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Having spent the better part of this weekend working on my Certified Emergency Manager recertification through the International Association of Emergency Management, I have a few observations which will hopefully help you if you are seeking your CEM credential in our profession.

First, and foremost, don’t wait until the last minute to round up all of the proofs to illustrate that you have been working hard over the last 5 years.

If you follow me on Twitter, you know I waited too long to decide whether or not I would recertify.  My dilemma has been this: I LOVE being an emergency manager, but I don’t love documenting everything I do.

To be frank, in my 10 years as an emergency manager, I feel like we spend far too much time filling out forms that say what we do and don’t spend near enough time actually doing the work.

I don’t use the CEM acronym after my name because I don’t like to feel like I have to cite a bunch of letters to prove my worth in this field.  Beyond that, initials are often used as points of expertise and exclusivity.  And, in my world, I often learn more from volunteers than I do from anyone else.

But I did pursue my CEM credential 5 years ago because I wanted to illustrate commitment to my profession and because it requires me to reflect on what I have been doing over time.  It allows me to self-evaluate against set standards and it is healthy to gauge the contributions I make to this field.

What was humorous over these past 5 years is that my recertification manual truly tells a story of how social media has changed my world.  5 years ago, I met most of the CEM proofs, but some of them took some “creative” connectivity.  This year, I could have certified in every category except for proctoring CEM tests thanks, in large part, to working with social media & emergency management.  And there were committees and projects that I left on the cutting room floor simply because I didn’t want to burn up a 2nd ream of paper.

If you are contemplating obtaining your CEM certification someday, here are some recommendations:

1)  Start keeping copies of these types of documents as you work:

  • Training Agendas & Sign-In Sheets
  • Training Certificates of Completion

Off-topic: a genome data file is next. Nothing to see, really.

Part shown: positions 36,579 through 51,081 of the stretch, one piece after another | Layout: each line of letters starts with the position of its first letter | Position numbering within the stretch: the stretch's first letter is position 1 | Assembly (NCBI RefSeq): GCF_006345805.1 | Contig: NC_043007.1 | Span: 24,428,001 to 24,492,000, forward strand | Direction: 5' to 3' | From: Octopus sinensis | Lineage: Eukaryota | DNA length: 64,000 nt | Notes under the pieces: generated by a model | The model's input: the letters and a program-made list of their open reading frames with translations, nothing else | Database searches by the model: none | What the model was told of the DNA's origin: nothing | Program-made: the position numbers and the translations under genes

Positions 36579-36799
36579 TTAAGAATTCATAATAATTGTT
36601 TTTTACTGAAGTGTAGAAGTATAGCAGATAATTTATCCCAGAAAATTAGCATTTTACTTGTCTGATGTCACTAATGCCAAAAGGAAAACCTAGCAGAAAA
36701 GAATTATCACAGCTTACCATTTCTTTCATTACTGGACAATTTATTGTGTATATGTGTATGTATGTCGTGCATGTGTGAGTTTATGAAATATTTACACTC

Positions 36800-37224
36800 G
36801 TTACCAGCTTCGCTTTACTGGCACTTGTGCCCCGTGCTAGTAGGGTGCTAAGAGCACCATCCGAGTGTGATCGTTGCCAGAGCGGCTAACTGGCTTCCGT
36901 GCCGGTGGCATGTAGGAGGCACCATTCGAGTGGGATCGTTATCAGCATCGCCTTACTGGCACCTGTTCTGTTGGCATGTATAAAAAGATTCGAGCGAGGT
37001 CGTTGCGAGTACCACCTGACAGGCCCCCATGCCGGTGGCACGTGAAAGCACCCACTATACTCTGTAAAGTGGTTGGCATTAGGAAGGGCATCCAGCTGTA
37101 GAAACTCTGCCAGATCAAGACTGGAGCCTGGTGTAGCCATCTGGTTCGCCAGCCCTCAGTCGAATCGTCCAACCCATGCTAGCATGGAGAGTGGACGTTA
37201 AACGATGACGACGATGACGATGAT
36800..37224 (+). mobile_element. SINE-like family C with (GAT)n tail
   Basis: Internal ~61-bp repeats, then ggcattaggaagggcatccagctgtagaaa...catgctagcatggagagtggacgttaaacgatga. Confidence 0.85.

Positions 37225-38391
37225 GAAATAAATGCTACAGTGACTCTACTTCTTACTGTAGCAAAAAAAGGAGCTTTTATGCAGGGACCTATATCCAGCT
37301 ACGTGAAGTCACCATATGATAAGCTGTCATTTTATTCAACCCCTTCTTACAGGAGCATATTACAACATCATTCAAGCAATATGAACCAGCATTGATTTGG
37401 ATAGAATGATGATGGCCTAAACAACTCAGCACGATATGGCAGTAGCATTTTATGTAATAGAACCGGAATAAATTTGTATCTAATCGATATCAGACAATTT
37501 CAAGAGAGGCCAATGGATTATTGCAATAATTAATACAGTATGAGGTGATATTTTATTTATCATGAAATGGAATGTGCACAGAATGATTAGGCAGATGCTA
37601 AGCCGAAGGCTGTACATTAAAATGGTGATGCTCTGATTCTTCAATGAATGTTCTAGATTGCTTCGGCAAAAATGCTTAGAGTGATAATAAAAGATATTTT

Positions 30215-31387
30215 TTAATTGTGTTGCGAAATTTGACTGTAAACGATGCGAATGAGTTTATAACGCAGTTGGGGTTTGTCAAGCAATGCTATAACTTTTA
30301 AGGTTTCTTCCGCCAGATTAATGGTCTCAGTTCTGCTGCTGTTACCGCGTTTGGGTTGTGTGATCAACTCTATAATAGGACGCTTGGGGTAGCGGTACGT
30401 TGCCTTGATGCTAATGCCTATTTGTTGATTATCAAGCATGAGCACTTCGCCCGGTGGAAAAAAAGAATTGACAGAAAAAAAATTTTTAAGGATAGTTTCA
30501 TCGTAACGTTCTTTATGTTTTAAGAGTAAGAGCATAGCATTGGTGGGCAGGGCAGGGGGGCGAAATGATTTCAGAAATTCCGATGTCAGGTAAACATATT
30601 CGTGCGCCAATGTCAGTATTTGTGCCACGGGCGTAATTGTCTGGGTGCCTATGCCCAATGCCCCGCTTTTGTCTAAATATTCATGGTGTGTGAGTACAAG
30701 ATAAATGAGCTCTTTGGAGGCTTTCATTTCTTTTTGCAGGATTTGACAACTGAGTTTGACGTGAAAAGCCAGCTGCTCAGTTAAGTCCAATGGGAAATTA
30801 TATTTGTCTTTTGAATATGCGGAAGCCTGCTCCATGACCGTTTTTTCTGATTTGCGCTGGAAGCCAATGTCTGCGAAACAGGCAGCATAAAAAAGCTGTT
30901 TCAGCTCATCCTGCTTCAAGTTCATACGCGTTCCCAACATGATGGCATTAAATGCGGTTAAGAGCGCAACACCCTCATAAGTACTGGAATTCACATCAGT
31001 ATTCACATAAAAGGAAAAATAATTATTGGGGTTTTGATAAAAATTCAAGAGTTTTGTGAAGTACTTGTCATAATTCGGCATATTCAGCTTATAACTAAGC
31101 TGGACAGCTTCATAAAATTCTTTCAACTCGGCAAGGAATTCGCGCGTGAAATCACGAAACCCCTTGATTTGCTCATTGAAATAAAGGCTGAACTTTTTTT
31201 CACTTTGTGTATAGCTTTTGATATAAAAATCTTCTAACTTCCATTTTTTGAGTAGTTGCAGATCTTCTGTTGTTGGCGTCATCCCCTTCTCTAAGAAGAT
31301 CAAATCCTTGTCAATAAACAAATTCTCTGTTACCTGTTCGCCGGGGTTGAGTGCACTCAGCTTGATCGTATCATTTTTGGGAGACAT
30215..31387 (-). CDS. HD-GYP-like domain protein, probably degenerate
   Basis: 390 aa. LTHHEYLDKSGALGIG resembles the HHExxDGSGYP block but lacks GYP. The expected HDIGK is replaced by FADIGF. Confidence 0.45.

• Thank You Notes for presentations
  • Committee Assignment Letters
  • Leadership Award Letters or Media Announcements
  • Conference Badges (yes, believe it or not, they count as proof of your attendance)
  • Conference Agendas (along with things you learned at the conference)
  • Special Assignments
  • Publications in which you are mentioned.
  • Letter from Legislators that prove you had contact with them.

2)  Take a look at the Certification Manual online so that you can determine which types of “professional contributions” you plan to make over 5 years.  Then, add those to your “to-do” list.  The link for certification is:   http://www.iaem.com/page.cfm?p=certification/application

3)  Be attentive to the types of training that you sign up for.  Remember, only 25 hours in each category get credit.  This means that you need to take training on a broad spectrum of skills and experiences.  And, of the 100 hours needed to recertify, 25 of those have to be in a “general management” category and not “emergency management.”  Planning ahead can help.

4)  If you are on a limited training budget, keep an eye on the FEMA Independent Study courses and take the new courses as they come out.  The link for these courses is:  http://www.training.fema.gov/IS/

And, I hear a rumor that certification will be available through an online application in 2014 (which is a really good thing because if I have to send another 3-ring binder through the mail in 5 years, I may really get annoyed).

On a separate note: if you are an organization that runs a credentialing or certification process, you should really consider some collaborative technology development.  As I was completing this paper-based, data collection process, I couldn’t help but be annoyed at how futile it is to send all of these paper records to a fate where they will ultimately be destroyed after review.

Seriously?  This is 2013, right?

Let’s consider for a minute how useful it could be to have professional emergency managers submit their experiences online to a searchable database.  Then, let’s dream about the power of mobilizing our professionals based on their skill sets and experiences with emergencies, technologies and communication skills.

This kind of dreaming could become a reality quickly if the leadership teams in organizations truly embrace the desire to collaborate in the most effective manner possible.  In days of shrinking resources, we need to seriously look at systems across our profession to better evaluate ways to minimize the effort and maximize the return.

Okay, I’ll stop now.  And get back to labeling my binder tabs and baking some holiday cookies.

May you all be blessed this week as you celebrate your special days with those you love.  It’s hard to believe that 2014 is just around the corner.

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